What is Sleep Apnea?
Sleep apnea is a serious sleep disorder that occurs when a person’s breathing is disrupted during sleep. People with untreated sleep apnea stop breathing repeatedly during their sleep, in some cases this can occur hundreds of times in one night. Breathing pauses can last from a few seconds to minutes.
Sleep apnea is usually a chronic condition that disrupts your sleep and as a consequence you spend more time in light sleep patterns and less time in deep, restorative sleep. This ultimately leads to excessive daytime sleepiness. Fortunately, treatment options are available.
What are the Different Types?
Obstructive Sleep Apnea (OSA): The most common type of sleep apnea, it is typically caused by a blockage of the airway, usually when the soft tissue in the back of the throat collapses during sleep.
Central Sleep Apnea: This is a less common type of sleep apnea that involves the central nervous system. Unlike OSA, the airway is not blocked, but instead the brain fails to signal the muscles that control breathing.
Complex Sleep Apnea: This is a combination of obstructive sleep apnea and central sleep apnea.
What are the Symptoms of Sleep Apnea?
It can be tough to identify sleep apnea, since the most prominent symptoms only occur when you’re asleep. But you can find out by asking a bed partner to observe your sleep habits, or by recording yourself during sleep.
Sleep apnea symptoms may include:
- Pauses occur while you snore, at times choking or gasping may follow the pauses
- Excessive daytime sleepiness
- Morning headaches
- Memory loss
- Loss of concentration
- Irritability, depression and mood swings
- Dry mouth or sore throat upon wakening
Our snore quiz can help isolate your specific symptoms and plan your consultation.
What are the Risk Factors?
- Excess weight: Fat deposits around your upper airway can obstruct your breathing
- Neck circumference: People with a thicker neck may have a narrower airway
- Narrowed airway: You may have inherited a naturally narrow throat, enlarged tonsils or adenoids may also block your airway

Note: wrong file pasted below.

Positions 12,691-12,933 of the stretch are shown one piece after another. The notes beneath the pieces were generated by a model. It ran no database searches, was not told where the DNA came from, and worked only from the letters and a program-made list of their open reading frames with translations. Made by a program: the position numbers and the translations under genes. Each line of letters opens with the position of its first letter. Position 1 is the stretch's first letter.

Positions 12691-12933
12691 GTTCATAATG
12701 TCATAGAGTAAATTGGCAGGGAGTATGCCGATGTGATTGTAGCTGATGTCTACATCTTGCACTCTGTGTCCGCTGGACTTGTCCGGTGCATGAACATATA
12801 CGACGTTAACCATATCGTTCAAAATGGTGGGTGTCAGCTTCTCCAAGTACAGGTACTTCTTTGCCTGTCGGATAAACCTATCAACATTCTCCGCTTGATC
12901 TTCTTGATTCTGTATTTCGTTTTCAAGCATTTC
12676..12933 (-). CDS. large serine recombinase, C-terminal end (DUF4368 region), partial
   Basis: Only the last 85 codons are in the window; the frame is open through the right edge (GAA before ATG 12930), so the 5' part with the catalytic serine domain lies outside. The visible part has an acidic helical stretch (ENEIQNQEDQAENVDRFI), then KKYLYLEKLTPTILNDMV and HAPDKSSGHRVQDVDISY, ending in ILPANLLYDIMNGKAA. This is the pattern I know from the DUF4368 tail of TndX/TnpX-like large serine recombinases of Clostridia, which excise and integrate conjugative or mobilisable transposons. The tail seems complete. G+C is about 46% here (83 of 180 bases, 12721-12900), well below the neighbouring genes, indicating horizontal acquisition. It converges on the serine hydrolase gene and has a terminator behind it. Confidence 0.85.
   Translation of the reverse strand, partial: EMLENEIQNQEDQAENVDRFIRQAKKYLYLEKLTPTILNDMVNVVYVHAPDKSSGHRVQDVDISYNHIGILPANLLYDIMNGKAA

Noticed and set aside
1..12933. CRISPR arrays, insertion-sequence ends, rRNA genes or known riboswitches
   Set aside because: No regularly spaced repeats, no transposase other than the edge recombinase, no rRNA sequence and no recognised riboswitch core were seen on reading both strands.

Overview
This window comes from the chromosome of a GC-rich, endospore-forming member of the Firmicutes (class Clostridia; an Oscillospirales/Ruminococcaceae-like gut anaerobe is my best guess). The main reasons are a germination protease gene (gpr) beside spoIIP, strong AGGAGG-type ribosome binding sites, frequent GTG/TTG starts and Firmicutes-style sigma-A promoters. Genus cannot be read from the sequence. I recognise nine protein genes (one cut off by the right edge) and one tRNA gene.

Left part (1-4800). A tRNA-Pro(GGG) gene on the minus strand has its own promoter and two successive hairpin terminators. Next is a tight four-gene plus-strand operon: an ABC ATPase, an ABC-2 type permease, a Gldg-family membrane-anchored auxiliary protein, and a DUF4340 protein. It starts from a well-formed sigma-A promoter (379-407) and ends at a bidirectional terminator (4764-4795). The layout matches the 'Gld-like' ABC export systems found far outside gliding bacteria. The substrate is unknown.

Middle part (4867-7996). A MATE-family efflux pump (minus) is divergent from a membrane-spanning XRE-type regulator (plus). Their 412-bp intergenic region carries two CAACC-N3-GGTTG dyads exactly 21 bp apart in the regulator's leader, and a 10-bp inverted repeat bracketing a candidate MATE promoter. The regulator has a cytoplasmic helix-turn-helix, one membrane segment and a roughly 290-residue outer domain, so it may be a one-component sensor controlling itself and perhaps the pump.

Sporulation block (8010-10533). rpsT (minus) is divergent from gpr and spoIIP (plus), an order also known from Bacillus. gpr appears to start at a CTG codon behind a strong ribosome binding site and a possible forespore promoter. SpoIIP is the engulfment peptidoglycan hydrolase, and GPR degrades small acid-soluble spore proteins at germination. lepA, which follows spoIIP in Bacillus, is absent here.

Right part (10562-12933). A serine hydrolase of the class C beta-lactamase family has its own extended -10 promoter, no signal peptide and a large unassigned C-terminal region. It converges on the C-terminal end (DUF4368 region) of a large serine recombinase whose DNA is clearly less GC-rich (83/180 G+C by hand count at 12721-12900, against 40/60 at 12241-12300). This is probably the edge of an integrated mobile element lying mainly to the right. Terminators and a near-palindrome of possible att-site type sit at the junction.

- Gender: Men are twice as likely to have sleep apnea than women
- Age: Sleep apnea occurs more often in adults older than 60
- Family history: If you have family members with sleep apnea, you may be at increased risk
- Race: If you are under the age of 35, African Americans are more likely to have OSA
- Alcohol, sedatives or tranquilizers: Usage of these substances relaxes the muscles in your throat
- Smoking: Smokers are three times more likely to have obstructive sleep apnea than people who have never smoked
- Nasal congestion: If you have difficulty breathing through your nose due to an anatomical problem or allergies, you’re more likely to develop obstructive sleep apnea
What are the warning signs of sleep apnea?
Loud snoring, Observed episodes of stopped breathing while asleep, Abrupt awakening accompanied by gasping or choking, Dry mouth or sore throat upon awakening, Morning headaches, Difficulty concentrating during the day
How do you fix sleep apnea?
Life style changes such as losing weight, CPAP, Surgery, Oral Appliance Therapy,
What is the best sleeping position for someone suffering from sleep apnea
First of all, the worst position is lying on your back while sleeping. Gravity increases the tendency for the jaw, tongue and soft palate to drop back toward the throat, constricting the airway. Sleeping on your side is the best position for people with sleep apnea. Some people find it helpful to use a special contoured pillow to make side sleeping more comfortable.
Is there a way to treat sleep apnea without a CPAP?
Yes, there are several used either alone or in combination. They include:
Achieving or maintaining a healthy weight, altering your sleep position to avoid sleeping on your back, and undergoing surgery to reduce or eliminate the extra tissue in your throat that collapses and blocks the airway during sleep. The most popular and easy to use treatment for sleep apnea without the use of CPAP, is to wear an oral/dental appliance.